There’s no way you’d want to go to work when you’ve got the telltale signs of gastro: nausea, abdominal cramps, vomiting and diarrhoea. But what about when you’re feeling a bit better? When is it safe to be around colleagues, or send your kids to school or daycare? The health department recommends staying home from work or school for a minimum of 24 hours after you last vomited or had diarrhoea. But the question of how long someone is contagious after recovering from gastro is a very different question.
Inside Pedialyte’s journey from toddler flu remedy to hangover fix.
Children with stomach viruses increasingly are given probiotics to ease symptoms of vomiting and diarrhea. But a major U.S. study led by Washington University School of Medicine in St. Louis shows that a commonly used probiotic is not effective in improving symptoms in young patients with gastroenteritis.
Usually caused by norovirus or rotavirus, the icky stomach illness has nothing to do with influenza, a severe upper respiratory infection caused by one of three classes of influenza virus. But that doesn’t prevent the viral spread of misinformation blurring the two distinct types of maladies together; a fallacy thought to have originated because children with influenza often regurgitate excess mucus.
When young children suddenly experience the onset of diarrhoea, with or without vomiting, infective gastroenteritis is by far the most common explanation. A range of enteric viruses, bacteria and protozoal pathogens may be responsible. Viral infections account for most cases in the developed world. Gastroenteritis is very common, with many infants and young children experiencing more than one episode in a year.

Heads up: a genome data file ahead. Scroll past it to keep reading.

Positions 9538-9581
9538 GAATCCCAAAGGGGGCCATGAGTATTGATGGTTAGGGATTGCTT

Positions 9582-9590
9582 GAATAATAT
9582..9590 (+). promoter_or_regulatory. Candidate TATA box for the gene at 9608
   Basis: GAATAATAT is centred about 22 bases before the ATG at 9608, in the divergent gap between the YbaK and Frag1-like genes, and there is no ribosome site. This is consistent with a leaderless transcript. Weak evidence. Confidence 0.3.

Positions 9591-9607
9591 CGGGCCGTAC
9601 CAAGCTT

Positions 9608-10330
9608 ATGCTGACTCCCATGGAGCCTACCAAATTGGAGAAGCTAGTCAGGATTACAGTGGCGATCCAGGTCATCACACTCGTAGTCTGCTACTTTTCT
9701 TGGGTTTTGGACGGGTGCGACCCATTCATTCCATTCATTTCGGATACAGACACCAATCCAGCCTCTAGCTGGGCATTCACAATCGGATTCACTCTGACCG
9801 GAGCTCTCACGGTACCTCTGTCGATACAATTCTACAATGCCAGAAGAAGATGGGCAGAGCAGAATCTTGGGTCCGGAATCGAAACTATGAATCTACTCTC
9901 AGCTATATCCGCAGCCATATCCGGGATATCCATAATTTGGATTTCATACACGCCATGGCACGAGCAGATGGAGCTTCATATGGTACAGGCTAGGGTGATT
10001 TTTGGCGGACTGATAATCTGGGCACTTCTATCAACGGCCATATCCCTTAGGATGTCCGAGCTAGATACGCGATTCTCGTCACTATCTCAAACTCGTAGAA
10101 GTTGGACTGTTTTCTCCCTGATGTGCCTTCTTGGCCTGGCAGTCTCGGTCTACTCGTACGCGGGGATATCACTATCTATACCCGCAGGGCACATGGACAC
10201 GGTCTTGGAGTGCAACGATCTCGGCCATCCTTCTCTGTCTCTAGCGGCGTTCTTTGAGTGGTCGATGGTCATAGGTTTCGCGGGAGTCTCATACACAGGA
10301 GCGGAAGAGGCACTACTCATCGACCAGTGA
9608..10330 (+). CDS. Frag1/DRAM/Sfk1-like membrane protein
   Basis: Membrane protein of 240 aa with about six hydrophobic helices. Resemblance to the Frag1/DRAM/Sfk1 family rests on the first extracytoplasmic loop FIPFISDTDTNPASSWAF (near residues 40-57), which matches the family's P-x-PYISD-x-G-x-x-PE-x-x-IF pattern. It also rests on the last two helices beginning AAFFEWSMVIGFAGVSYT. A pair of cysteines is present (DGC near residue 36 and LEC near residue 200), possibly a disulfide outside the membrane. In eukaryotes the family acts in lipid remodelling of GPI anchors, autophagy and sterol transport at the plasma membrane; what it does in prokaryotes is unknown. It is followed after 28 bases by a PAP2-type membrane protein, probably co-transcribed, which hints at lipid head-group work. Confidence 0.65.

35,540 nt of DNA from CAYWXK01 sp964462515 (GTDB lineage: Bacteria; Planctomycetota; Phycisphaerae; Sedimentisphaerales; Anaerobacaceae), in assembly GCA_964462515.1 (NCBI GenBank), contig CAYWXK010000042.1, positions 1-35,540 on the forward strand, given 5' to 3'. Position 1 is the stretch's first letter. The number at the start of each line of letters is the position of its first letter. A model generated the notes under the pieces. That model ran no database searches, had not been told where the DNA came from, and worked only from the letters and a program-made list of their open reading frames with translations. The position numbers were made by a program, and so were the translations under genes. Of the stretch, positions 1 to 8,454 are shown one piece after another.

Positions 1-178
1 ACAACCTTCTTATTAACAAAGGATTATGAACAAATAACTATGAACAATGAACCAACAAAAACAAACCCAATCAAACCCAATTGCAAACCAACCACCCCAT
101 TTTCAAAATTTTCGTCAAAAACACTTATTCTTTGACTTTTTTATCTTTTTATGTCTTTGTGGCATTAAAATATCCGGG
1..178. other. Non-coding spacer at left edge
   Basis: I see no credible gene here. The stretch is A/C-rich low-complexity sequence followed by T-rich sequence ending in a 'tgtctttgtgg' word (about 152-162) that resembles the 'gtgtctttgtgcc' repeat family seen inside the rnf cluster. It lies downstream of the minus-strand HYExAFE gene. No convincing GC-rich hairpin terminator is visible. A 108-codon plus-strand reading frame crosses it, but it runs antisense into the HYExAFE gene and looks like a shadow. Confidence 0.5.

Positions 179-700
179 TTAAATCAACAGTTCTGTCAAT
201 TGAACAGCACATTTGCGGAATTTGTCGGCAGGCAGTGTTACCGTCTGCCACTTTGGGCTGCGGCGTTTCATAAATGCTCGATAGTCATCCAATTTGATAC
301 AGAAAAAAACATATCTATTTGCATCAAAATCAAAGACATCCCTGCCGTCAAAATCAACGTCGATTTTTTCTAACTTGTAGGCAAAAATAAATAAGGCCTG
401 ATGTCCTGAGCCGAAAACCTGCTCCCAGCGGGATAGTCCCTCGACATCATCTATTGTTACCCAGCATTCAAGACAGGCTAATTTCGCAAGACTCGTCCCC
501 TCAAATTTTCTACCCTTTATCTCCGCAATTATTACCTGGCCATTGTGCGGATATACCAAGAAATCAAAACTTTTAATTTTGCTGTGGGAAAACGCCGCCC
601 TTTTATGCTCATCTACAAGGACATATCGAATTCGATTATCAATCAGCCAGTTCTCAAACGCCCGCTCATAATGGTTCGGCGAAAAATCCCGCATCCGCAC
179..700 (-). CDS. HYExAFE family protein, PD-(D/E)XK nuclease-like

Have you been hit by a stomach virus? Or maybe it was food poisoning? It's good to know which it is, so you know whether or not you are contagious or if other people shouldn't eat the mystery meat in your fridge.
The number of people who are dying from illnesses that involve vomiting and diarrhea more than doubled between 1999 and 2007, and most of the increase was due to Clostridium difficile.
It can survive on surfaces for days, is tricky to kill, and is the source of most stomach bugs in America. It’s norovirus, and we’re headed into prime season. Here’s how to beat it.
Until advances are made in better understanding the virus, a vaccine will remain elusive. But first, the authors urged, we need to get more serious about the threat of norovirus and invest more in solutions.
For many, there is nothing quite like escaping the usual trials of daily activities and becoming one with the water.
Unfortunately, the escape comes with its own challenges, namely that of infections
The small strip of soil between the water and the mainland has continually been a focus of public health as the risk to humans from the environment doubles. The threats not only come from the water, which is associated with gastrointestinal and skin diseases, but they also can come from the land itself from disease-carrying insects such as sand flies and fleas.